This Fourth Of July, You May Want To Skip The Sparklers

by Colleen Dilthey Thomas
Sebastian Uphaus/Eye Em/Getty

Do you remember the Fourth of July as a child? It was probably hot. There was likely tasty BBQ and sweet watermelon. And as soon as the sun went down and the darkness set in, your super-fun uncle passed out sparklers to all of the kids. It was a rite of passage to hold that fiery stick in your hand and try to spell your name in the air. We weren’t concerned about danger, but we should have taken some precautions.

The Illinois Fire Safety Alliance says that sparklers can burn extremely hot. We’re talking up to 1800F! Something with that kind of heat can give you a serious burn. At-home fireworks are not a great idea, especially if you live in a heavily populated area. Fireworks can end up in trees or on someone’s roof and could potentially burn down an entire house. That’s scary stuff.

The U.S. Consumer Product Safety Commission reported in 2020 that firework accidents caused as many as 10,000 injuries in 2019, including 12 fatalities. Among those injuries, 900 were due to sparklers and half of those injuries occurred in children under five years old.

Scary Mommy talked to Brad Winfrey, BSN, RN, BA, CPST and the manager of the Center for Childhood Safety at Children’s Mercy Kansas City, who said that due to their hot, fiery nature, it is best to keep sparklers away from young children altogether. “Since sparklers can burn at temperatures over 1,200 degrees, we do not recommend young children handle sparklers. Children often wave sparklers close to their faces and clothing which can lead to eye injuries, clothing catching on fire, and facial injuries,” he said.

The CSPC and Winfrey offered similar tips for providing fireworks fun safely this Fourth of July.

  • Kids should never be allowed to play with or light fireworks. This one is probably a given, but a gentle reminder never hurts.
  • Make sure that you have water close by. Grab a bucket and be ready to douse any accidental flames.
  • Fireworks are real fire — so one at a time, please. And when you light them, get away fast.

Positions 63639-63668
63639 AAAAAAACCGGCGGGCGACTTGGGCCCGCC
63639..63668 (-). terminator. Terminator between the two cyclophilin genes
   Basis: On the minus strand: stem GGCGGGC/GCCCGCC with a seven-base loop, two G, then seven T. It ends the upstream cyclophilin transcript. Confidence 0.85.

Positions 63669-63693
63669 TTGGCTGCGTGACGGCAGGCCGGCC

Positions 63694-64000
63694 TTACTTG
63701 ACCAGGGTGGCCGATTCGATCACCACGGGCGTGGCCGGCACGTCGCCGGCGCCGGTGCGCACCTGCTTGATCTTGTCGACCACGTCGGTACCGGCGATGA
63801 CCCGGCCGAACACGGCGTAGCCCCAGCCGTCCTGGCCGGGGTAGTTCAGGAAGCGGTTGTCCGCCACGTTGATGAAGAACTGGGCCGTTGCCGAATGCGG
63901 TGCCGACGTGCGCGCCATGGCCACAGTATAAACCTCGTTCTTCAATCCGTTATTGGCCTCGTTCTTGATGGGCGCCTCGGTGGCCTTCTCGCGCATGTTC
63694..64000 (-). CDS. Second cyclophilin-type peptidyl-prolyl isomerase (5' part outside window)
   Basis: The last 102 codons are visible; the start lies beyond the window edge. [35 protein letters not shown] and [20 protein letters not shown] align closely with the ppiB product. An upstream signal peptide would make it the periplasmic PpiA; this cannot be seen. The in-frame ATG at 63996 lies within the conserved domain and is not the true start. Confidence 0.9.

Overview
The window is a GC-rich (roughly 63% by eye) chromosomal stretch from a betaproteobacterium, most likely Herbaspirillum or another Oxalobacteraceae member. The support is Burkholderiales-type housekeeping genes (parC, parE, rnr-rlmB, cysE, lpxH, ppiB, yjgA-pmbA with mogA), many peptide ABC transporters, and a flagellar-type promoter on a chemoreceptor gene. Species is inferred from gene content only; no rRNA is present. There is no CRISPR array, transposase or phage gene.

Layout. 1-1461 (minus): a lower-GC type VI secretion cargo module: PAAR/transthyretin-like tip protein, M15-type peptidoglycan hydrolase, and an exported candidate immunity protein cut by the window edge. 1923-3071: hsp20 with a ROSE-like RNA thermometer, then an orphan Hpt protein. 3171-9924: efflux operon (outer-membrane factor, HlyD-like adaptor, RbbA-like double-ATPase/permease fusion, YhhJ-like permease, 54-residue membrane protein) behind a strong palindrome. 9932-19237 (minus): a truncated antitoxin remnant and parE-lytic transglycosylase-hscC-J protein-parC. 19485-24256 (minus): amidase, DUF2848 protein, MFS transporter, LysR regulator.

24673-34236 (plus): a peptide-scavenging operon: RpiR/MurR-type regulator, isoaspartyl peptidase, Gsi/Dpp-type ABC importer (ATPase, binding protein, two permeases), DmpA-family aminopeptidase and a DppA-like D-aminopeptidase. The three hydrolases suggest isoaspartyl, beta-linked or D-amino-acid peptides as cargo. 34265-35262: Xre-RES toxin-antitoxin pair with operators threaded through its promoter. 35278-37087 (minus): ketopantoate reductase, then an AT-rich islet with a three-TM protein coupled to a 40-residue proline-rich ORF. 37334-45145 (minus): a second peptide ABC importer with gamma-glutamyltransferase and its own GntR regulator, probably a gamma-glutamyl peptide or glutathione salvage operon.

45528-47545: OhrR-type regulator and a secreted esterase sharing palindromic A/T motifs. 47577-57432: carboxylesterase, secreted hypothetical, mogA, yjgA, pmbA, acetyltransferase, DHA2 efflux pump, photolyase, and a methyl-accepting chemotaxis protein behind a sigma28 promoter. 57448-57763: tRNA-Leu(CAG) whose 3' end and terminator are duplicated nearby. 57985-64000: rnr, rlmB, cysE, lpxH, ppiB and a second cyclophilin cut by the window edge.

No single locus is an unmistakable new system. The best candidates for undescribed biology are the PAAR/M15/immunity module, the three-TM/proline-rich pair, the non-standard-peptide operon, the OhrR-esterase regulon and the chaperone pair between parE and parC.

• If your firework is a dud, let it go. Don’t ever try to light it again; just toss it into the water bucket and move on.
  • Don’t bend over the fireworks when you are lighting them. Think about social distancing — stay back! Put your arm out, light it, and move.
  • Please refrain from tossing bottle rockets or any other fireworks at your friends for a laugh. Someone could get hurt; it’s not worth it. This includes sparklers!
  • Remember to keep that water handy. As soon as the fireworks are dead, put them in water before putting them in the trash. This will ensure that they won’t start another fire.
  • Check your local ordinances. If they’re illegal in your area, don’t do it. Simple as that. Also make sure that you are buying fireworks that are labeled for consumer use. Don’t even think about lighting the professional stuff on your driveway.

Winfrey said that throughout his time as a nurse, he has seen the seriousness of firework accidents, including what a sparkler can do. “Minor to severe burns, eye injuries, open skin wounds, and potential for loss of body parts with high explosive fireworks. I worked for over 20 years in a pediatric emergency department. In that time I have seen what misuse and carelessness with fireworks can do to children.”

Wired offers a few ideas for a fireworks-free Fourth. Get some smoke or dry ice bombs; they make fun chemical reactions without the fire. You could also grab some bubble wrap and pop it like crazy. Laser and light shows are always fun and totally safe, as long as you don’t point the lasers in someone’s eye. They even suggest making a batch of “elephant toothpaste,” which is a chemical reaction that creates a giant foam explosion. All of these are inexpensive and easy alternatives to fireworks. This is especially important when so many places are currently experiencing drought conditions, making them far more susceptible to devastating wildfires.

Ultimately it is a parent’s decision as to whether or not to allow their children to use sparklers. But no matter what, a child should never be allowed to light a sparkler themselves, and parents need to be sure that the child is holding the sparkler at a safe distance from their bodies, and away from other people. Parents must keep a close eye when sparklers are burning. Winfrey suggested glow sticks as a safe alternative to sparklers, as long as younger children do not chew on them. And, he said, you can also always enjoy a professional show — no DIY required.

When the sun sets this Fourth of July, know that celebrations can be just as much fun without sparklers and other dangerous fireworks. If you decide to include fireworks, remember, adults are in charge … and keep a bucket of water handy.